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  3. Allen, I am sure what you are doing is more complex but I have done a couple of protocol handlers so I cleaned up one of them to something barebones. It appears to work on clean XP SP2 + the above mentioned hotfix with a user having stock non-admin privileges.


    http://www.run-time-systems.com/download/protoSample.zip

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  4. J. Michael BennettOctober 29, 2004 at 6:31 AM

    Now, that was a very funny story.



    Quote:


    "Try Anders Hejlsberg; he should be OK with it."


    LOL!!! I wonder what the conversation would have been like if if "Nancy" directed him to Anders instead of Bob. BTW, Allen did say that this is still an active support case so you'll never know. :)

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  5. Craig, that is just too funny. :) The best comment ever.

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  6. LOL! To both Allen's hilarious story and Craigs excellent response. :-)

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  7. That was priceless, in a tragic sort of way. I got that deja vu feeling all over again when I read that transcript. I've had many conversations with Sybase technical support over problems with their OLE DB provider. Even though they have people who know Delphi, I always have to create sample applets in VB to demonstrate the bug to them.

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  8. I had the same problem with VS 2003 help.

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  9. David Clegg

    I wish he had readlly said that

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  10. Daniel WischnewskiNovember 1, 2004 at 4:56 PM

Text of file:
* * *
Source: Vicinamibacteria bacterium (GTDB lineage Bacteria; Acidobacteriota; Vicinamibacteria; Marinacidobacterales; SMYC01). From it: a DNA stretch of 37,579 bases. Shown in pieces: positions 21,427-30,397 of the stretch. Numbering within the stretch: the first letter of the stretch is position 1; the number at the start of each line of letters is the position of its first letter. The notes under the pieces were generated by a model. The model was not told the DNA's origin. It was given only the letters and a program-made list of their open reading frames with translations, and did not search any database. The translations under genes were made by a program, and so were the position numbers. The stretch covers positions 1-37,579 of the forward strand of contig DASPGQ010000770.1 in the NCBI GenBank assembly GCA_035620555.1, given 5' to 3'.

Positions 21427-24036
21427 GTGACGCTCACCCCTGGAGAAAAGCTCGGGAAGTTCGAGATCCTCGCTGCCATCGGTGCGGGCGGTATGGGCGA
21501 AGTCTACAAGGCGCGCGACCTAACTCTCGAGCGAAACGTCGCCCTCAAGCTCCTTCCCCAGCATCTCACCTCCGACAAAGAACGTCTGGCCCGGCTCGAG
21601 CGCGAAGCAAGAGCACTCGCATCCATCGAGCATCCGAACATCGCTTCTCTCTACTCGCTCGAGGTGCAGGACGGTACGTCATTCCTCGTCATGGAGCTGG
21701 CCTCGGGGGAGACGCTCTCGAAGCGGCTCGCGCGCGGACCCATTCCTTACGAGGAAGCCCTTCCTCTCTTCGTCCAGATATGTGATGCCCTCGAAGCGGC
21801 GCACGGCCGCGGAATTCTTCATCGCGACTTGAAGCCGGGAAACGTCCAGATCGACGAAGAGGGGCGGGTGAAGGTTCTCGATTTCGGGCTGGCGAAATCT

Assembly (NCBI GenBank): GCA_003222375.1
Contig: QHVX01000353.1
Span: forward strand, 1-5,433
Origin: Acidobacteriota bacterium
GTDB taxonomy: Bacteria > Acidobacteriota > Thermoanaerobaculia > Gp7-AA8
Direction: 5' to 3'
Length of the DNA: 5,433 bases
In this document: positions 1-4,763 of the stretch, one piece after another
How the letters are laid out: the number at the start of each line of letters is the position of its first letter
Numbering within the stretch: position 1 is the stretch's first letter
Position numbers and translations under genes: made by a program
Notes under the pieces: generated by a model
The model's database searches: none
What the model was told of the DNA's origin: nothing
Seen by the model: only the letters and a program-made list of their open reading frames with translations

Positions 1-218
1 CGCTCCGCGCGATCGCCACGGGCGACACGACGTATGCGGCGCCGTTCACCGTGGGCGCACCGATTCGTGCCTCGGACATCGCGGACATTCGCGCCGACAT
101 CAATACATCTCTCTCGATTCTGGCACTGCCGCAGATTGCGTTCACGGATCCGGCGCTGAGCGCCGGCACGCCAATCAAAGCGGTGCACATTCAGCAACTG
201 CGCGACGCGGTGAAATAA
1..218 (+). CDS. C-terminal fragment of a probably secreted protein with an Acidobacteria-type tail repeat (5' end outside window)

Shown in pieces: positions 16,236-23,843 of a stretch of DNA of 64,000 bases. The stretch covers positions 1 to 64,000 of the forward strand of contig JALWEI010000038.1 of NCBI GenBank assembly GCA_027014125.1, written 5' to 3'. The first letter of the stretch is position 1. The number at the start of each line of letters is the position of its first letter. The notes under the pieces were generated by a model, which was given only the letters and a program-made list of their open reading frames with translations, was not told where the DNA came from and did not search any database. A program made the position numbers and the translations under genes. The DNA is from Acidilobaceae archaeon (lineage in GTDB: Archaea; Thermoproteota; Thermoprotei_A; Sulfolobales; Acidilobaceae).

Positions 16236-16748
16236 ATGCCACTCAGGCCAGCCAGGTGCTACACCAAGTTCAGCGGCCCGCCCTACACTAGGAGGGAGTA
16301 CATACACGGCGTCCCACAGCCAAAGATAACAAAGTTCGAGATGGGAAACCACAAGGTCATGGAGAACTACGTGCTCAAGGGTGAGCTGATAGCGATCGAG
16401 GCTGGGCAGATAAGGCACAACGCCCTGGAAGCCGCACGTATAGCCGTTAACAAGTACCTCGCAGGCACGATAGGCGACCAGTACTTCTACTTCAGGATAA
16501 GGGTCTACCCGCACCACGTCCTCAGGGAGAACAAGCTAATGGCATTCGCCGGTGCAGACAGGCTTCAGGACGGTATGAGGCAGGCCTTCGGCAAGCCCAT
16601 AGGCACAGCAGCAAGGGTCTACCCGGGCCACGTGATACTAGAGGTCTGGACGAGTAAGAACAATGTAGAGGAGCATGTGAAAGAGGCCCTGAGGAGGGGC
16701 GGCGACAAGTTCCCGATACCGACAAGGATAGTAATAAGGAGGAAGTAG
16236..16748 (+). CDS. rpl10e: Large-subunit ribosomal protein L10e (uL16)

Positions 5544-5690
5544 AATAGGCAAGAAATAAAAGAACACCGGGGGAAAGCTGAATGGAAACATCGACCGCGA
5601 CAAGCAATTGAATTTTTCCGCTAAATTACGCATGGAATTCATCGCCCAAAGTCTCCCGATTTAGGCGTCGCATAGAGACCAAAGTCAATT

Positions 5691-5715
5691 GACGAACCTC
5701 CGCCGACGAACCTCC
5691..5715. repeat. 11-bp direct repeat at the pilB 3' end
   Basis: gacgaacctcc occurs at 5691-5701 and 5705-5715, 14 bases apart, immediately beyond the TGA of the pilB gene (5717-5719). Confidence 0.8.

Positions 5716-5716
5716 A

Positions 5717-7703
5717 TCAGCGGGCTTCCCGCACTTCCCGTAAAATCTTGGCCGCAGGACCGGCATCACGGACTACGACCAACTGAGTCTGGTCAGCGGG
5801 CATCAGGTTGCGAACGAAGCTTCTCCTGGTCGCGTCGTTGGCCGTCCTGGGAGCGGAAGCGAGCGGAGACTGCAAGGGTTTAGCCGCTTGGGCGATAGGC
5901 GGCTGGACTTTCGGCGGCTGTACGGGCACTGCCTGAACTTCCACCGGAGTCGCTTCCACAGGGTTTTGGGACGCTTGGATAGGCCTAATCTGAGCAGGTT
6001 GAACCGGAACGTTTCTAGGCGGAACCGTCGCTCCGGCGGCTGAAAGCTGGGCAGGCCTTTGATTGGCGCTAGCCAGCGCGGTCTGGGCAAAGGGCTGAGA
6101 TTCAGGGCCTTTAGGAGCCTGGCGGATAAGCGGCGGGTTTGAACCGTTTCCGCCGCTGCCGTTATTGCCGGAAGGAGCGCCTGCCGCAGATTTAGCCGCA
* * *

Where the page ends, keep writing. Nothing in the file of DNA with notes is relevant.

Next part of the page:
>>I had the same problem with VS 2003 help.


    Allen!!! read it. They should simply install VS2003 ;-) Maybe they can understand HTML if Delphi is too hard

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  11. 1.

    Try returning correct value from IInternetProtocol:ParseUrl for ParseAction=PARSE_SECURITY_URL. Returned URL is used to determine the Internet Zone the page belongs to.


    2.

    Implement IInternetProtocolInfo and return DWORD(1) for QueryOption(QUERY_IS_SECURE). You might also want to play with QUERY_IS_SAFE.


    3. The last option is to implement your own IInternetSecurityManager. You should take a look at the following page:


    http://www.euromind.com/iedelphi/iesecurity.htm


    Bye,

    Matej

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  12. Matej:


    1: Already doing that.

    2: Yep. Same here.

    3: Been there done that.


    Basically, I've already done all that stuff and more. Like I said, we don't call MS on a whim or before we've done our homework.


    Anyway, thanks for the suggestions.

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  13. I must say I'm a bit dissappointed. Borland would be one of the few serious competitors left for VS, and if you can't get results this just shows how marginal Borland must really be.


    Obviously Microsoft are not going to go out of their way to help, but you should have a lot better relationship.

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  14. this is just too funny to laugh.

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  15. To Whom It May Concern:


    I am getting rather frustrated because my fonts like e.g. Chiller do not work anymore in my Word documents. Only boxes do appear. Using Outlook express is not effected by it. Please, help!


    Many thanks in advance and kind regards,


    Angelika King

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  16. I must admit to being more impressed for it. I've even recommended it to all my friends.

    ReplyDelete
  17. I have been using it. Outlook Express more stable and secure than other programs.

    ReplyDelete
  18. Hello! I was interested in your article. It is rather instructive.

    ReplyDelete